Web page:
Strong farmer involvement is key to any initiative for registration of farmers’ varieties. In Zimbabwe, farmer consultations have taken place as part of the policy development process and it has been proposed to include farmer representatives in the release committee. In Zimbabwe, Laos, Nepal and Bolivia, farmers are directly involved in the definition and evaluation of descriptors of the candidate varieties. VCU testing in these countries is overseen by government institutions in close collaboration with farmers who grow and evaluate the candidate varieties in their fields.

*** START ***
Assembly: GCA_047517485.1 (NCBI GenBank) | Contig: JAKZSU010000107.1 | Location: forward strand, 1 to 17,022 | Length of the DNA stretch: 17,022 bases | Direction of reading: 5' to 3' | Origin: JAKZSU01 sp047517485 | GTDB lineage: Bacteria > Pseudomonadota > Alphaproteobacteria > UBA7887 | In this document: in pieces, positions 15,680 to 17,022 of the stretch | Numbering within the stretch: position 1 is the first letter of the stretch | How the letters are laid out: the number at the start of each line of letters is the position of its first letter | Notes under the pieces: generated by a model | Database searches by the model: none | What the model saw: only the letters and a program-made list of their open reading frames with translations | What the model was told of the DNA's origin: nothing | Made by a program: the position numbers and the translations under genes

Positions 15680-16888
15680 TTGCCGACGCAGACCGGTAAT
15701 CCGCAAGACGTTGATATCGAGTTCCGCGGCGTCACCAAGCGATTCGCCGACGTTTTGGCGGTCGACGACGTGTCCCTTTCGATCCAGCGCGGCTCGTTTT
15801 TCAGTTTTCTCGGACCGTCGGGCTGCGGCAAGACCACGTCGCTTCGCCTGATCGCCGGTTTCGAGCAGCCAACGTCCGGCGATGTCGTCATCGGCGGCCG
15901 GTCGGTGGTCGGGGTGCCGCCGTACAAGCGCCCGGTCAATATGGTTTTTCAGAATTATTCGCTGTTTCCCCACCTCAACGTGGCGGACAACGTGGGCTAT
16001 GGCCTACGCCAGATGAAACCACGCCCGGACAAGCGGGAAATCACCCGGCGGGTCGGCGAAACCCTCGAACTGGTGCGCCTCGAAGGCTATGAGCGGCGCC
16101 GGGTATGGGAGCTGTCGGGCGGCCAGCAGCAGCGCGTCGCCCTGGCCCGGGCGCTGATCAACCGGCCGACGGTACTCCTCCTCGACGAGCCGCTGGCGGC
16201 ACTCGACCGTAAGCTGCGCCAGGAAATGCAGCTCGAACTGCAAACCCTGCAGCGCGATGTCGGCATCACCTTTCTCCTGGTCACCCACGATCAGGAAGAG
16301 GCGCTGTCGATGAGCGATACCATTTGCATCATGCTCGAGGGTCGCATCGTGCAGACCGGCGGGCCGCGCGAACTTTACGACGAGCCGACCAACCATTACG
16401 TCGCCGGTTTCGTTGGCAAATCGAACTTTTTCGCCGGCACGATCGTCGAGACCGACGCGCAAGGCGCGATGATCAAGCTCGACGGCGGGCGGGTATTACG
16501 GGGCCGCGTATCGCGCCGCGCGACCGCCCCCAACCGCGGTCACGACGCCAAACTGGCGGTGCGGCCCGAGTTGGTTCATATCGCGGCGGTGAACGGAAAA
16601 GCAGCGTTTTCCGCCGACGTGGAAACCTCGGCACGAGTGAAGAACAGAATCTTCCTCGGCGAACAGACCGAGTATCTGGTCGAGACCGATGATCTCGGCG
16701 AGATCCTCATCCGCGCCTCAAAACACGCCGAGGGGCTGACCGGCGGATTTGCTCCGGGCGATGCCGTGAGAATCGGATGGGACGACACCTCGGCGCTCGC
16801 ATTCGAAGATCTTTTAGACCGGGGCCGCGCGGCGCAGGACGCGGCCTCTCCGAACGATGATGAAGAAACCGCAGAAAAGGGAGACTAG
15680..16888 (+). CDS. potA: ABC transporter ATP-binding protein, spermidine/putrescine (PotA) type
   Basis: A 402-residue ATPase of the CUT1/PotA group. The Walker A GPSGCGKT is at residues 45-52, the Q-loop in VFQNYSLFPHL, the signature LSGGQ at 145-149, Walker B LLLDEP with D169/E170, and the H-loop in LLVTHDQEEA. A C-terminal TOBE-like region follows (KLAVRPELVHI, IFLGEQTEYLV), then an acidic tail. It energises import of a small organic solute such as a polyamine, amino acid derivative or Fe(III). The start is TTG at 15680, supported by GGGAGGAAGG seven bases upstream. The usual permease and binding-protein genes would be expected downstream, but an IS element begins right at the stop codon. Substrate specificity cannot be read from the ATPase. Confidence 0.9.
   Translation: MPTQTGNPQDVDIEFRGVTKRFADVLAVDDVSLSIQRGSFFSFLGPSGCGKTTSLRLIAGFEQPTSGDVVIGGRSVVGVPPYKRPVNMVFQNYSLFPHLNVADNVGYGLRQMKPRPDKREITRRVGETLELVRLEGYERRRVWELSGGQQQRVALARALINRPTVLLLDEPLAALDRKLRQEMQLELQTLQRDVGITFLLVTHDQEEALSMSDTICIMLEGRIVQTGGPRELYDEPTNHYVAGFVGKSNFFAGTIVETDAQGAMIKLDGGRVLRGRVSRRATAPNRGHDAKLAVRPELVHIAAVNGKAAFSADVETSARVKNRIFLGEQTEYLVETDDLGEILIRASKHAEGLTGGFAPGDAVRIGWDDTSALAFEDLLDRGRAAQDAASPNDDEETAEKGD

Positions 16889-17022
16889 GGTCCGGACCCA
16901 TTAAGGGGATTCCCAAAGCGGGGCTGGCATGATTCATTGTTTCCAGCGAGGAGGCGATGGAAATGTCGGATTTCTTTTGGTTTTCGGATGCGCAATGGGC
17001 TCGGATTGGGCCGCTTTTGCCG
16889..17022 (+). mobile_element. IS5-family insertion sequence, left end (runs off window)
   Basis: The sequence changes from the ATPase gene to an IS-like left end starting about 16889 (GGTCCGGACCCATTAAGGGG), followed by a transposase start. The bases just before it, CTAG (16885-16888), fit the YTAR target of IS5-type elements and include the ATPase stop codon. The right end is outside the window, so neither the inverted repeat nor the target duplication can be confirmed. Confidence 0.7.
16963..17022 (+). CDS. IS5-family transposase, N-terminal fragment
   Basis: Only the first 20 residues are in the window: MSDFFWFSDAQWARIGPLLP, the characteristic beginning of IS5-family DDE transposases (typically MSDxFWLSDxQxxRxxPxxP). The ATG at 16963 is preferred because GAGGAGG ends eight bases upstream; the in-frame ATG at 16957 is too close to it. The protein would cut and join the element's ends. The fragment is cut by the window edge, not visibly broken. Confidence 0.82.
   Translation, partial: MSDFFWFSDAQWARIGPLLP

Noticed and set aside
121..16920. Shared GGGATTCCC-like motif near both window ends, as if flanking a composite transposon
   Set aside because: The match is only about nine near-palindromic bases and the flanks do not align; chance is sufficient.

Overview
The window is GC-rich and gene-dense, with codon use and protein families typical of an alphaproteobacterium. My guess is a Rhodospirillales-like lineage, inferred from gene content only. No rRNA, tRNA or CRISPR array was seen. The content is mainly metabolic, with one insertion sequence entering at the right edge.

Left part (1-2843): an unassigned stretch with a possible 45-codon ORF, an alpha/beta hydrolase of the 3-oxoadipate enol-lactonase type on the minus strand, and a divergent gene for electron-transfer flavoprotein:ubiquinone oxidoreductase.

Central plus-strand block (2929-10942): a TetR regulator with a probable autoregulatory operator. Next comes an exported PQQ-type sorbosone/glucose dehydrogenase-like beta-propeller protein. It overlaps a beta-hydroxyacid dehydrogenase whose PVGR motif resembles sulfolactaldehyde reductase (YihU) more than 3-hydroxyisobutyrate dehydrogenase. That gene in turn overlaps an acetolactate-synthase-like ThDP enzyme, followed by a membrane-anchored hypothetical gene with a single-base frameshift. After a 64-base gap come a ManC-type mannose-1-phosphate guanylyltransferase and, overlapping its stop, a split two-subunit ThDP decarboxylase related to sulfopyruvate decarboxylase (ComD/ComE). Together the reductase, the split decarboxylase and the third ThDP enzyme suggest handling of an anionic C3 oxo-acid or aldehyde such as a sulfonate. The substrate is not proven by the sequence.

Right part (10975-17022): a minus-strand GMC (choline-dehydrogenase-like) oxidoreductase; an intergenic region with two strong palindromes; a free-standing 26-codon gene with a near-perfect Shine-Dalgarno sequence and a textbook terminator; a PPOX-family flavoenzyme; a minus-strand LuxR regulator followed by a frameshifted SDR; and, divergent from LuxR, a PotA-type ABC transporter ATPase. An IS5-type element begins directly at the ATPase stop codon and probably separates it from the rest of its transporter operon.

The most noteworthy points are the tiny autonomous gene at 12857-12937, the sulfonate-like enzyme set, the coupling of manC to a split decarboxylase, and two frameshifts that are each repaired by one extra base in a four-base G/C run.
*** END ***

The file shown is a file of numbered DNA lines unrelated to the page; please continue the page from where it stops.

While all country cases show achievements and progress in establishing systems for the registration of farmers’ varieties, they also show some pending questions and challenges. One issue relates to questions of ownership and benefit-sharing. The cases refer to Farmers’ Rights—in particular to use, exchange and sell their farm-saved seeds—and stress that farming communities have different conceptions of ownership than the private and exclusive narrative that forms the basis of intellectual property rights systems such as patents or plant breeders’ rights. Farming communities often conceive of shared or community-based ownership, linked to the idea of “taking care of” instead of mere property. This idea needs to be accommodated in the variety registration process, for example by allowing varieties to be registered in the name of (multiple) communities instead of an individual or legal entity. Furthermore, variety registration should not prescribe formal property rights. In the case of Laos, for example, the registration of a “new plant variety” provides the registrant automatically with a plant breeder’s right title, but this is not the case for registration of “promotion varieties” as described above.